Observations on the world today.

Sunday, September 05, 2004

I Can See the Presidency From Here 

Democratic presidential candidate John Kerry spoke before a crowd of approximately 3,500 people Saturday at Old Fort Steuben in Steubenville. During his speech, Kerry reiterated his support for workers and was critical of the Medicare reform bill.
Now, I could be wrong, but I think that orange blurry blob is my daughter on my shoulders waving her sign.

It’s not a very good likeness.



Rally In My Valley 

Last evening, I took my two oldest kids to the Kerry rally. I wanted to take all three, but circumstances prevented me from taking my youngest daughter.

It was hot. We arrived at three o’clock and were ordered to stand in a line based on the color of ticket we held. Apparently, white ticket holders were considered fringe. I had gotten my tickets on the Internet, so my ticket was a white ticket. Others had gotten theirs directly from Jefferson County democratic headquarters or from the business owned by the chairman of the county democratic party.

As a consequence. We ended up waiting with the Kerry protesters who had come from Franciscan University with their "You Can’t Be Catholic and Pro-Abortion" signs. At one point, the Franciscan kids handed out apples to curry favor with the hungry masses of Kerry supporters. This led me to quip to those around me not to eat the forbidden fruit. I think the biblical allusion escaped the Charismatics. - Well, probably it didn’t, but they generously let it slide.

At about four-thirty or so the rain started. It was annoying at first, but when it passed, it actually served to make the day much more agreeable temperature-wise. Anyway, it was pouring buckets when we made it through the security perimeter and into the rally site. Once inside, we were once again marginalized by the color of our tickets. We were instructed to move to the left, which led us to the holding pen which they had designated for the not-so-silent minority. At first, since I had become so accustomed to seeing their faces, I didn’t make the connection, but then I noticed a gentleman on the other side of the barrier (a railing) who was trying to coerce the unreceptive assembled to purchase his "Asses of Evil" pins. It was then that I realized where we were.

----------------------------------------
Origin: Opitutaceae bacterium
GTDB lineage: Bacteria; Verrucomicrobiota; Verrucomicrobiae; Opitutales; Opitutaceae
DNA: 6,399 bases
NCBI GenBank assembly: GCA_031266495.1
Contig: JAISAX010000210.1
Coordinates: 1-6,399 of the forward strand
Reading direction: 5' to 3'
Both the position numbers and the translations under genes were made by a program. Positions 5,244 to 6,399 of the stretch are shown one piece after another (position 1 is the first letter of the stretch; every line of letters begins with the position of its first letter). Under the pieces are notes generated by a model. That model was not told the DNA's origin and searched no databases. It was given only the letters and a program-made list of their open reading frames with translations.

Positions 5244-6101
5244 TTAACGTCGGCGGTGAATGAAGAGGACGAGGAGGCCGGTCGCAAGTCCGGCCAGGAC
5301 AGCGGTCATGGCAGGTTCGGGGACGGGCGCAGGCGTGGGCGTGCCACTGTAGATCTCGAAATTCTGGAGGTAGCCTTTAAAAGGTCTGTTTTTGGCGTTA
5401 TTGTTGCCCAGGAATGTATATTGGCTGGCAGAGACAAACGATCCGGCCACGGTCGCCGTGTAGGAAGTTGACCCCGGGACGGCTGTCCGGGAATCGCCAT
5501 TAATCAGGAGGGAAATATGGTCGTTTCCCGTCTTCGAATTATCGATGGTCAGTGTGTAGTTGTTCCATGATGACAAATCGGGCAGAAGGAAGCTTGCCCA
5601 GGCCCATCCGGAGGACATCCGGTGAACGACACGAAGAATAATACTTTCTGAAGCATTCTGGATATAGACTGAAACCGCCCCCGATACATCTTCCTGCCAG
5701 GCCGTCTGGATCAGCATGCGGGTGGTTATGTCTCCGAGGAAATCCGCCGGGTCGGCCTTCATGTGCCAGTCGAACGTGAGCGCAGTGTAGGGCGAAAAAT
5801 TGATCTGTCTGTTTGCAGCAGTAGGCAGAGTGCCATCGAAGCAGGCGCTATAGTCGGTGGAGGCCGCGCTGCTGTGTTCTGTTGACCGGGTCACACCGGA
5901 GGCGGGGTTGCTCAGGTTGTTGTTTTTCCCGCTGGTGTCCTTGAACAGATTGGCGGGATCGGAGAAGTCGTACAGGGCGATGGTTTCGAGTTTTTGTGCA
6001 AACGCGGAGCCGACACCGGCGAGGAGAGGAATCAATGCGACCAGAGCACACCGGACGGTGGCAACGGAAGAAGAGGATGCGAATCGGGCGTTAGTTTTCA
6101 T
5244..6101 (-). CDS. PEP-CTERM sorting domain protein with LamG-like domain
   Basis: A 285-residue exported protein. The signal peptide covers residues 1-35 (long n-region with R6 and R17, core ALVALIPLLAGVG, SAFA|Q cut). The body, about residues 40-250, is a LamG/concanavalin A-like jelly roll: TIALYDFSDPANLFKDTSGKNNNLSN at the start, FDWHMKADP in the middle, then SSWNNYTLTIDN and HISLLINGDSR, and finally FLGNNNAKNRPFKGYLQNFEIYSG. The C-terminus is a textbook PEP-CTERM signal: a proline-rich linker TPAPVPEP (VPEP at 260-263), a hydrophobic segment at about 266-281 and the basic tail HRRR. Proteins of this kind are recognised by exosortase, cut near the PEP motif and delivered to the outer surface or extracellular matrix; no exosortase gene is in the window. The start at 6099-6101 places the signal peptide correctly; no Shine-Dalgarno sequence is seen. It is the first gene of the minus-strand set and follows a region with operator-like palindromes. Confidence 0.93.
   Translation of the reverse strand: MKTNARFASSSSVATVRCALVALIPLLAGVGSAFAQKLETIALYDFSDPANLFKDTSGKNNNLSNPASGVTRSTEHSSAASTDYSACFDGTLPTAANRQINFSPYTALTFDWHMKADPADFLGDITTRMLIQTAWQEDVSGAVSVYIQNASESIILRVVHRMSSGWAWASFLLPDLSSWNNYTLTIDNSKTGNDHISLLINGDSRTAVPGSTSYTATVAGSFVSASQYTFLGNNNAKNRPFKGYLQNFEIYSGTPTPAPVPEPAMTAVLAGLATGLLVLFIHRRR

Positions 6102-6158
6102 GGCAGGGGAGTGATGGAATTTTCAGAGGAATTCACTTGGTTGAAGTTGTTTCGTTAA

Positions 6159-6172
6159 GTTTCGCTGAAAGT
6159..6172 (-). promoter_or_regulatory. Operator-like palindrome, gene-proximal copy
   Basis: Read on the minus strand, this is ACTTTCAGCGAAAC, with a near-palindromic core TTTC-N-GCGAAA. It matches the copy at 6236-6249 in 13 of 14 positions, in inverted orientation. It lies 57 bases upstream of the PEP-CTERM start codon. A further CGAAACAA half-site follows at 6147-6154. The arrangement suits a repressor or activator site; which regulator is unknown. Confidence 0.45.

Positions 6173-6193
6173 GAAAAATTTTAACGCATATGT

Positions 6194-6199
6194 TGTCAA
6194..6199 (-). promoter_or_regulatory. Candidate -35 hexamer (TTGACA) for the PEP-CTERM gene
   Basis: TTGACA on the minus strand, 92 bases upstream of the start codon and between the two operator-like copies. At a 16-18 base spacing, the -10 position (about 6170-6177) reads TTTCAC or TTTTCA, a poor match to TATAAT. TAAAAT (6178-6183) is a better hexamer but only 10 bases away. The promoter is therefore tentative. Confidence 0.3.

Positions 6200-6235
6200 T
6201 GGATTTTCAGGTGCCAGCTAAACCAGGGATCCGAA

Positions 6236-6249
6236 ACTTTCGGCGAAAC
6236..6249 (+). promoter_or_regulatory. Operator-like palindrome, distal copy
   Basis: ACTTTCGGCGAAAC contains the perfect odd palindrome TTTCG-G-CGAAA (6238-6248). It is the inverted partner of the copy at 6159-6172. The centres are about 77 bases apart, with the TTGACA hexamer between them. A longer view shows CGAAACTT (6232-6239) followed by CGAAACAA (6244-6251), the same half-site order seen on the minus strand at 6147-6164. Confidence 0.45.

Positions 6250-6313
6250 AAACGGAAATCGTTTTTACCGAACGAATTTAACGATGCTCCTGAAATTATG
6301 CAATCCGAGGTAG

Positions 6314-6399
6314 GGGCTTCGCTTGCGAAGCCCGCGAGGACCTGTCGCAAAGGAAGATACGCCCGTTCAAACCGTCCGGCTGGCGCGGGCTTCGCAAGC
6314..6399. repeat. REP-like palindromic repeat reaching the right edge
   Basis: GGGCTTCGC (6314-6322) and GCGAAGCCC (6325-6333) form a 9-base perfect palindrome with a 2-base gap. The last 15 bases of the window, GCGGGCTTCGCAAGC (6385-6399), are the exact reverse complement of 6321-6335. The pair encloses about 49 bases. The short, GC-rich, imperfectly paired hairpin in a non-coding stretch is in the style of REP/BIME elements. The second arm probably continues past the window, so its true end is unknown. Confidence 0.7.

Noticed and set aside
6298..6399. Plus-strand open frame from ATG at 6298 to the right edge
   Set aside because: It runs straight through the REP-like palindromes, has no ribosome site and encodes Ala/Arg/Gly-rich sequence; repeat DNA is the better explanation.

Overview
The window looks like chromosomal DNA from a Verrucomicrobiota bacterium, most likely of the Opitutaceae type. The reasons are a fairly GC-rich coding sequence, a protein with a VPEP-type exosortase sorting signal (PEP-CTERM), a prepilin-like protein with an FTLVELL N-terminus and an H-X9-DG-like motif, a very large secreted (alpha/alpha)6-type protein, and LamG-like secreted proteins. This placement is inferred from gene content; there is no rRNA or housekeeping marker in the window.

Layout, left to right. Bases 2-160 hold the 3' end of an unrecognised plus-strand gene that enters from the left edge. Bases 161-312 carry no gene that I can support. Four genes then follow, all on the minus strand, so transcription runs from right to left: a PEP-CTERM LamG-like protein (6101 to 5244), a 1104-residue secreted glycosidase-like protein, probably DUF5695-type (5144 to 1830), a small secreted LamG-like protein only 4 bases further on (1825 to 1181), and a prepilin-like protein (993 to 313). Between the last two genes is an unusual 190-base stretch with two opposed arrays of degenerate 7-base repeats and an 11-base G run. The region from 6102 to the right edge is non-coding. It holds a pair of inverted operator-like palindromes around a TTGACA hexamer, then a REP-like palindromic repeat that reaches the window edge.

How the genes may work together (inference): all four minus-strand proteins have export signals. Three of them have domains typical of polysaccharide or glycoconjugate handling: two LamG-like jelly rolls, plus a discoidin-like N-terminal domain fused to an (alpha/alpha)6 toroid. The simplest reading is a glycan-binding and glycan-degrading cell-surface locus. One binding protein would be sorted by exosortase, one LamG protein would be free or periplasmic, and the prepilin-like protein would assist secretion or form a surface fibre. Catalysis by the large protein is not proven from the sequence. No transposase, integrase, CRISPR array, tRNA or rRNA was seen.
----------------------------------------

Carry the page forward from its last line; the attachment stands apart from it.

I turned to my daughter and said, "Whoops, we don’t want to be here," and we started out. At that point, a gentleman noticed me and in a conspiratorial tone whispered, "Kerry supporter?" I said yes, and he slipped me three blue tickets.


We shimmied out of the holding pen and made our way into the daylight. Literally as well as figuratively, as it was at that point that the rain had begun to subside. At this point, I should also note that the holding pen was also the only location at the rally with actual seats. If we democrats were going to treat them as pariah, at least we were going to make them comfortable pariah.

As we entered the pro-Kerry world for the first time that afternoon, I was told that I would have to surrender my sign. I had a simple cardboard Kerry/Edwards placard which I had bought for $5 and which I had hoped to take home and place in my front lawn. But it was a small price to pay for the chance to get closer - not for my sake; but for the kids. However, soon after we arrived inside. My son noticed a young girl holding a handmade sign on blue cardboard. He pointed it out to me wondering why she was allowed to have a sign. I looked and noticed that she was holding it close to the vest - actually close to her lap. And I then noticed that her sign was doubled over to keep anyone from reading it, but I clearly saw letters from the word "ABORTION" flick in an unguarded moment as she readjusted for comfort.

I excused myself and found a volunteer. "Excuse me," I said. "When I came in they told me that I was not allowed to bring in an outside sign." I was told that it was true, and proceeded to tell him about the agitators. He followed me to them, and I had them ejected.

My son was disgusted. Not by them, but by me. "All’s fair in love and war and politics," I explained, but he was having none of it.

"They should be allowed to be heard," he said.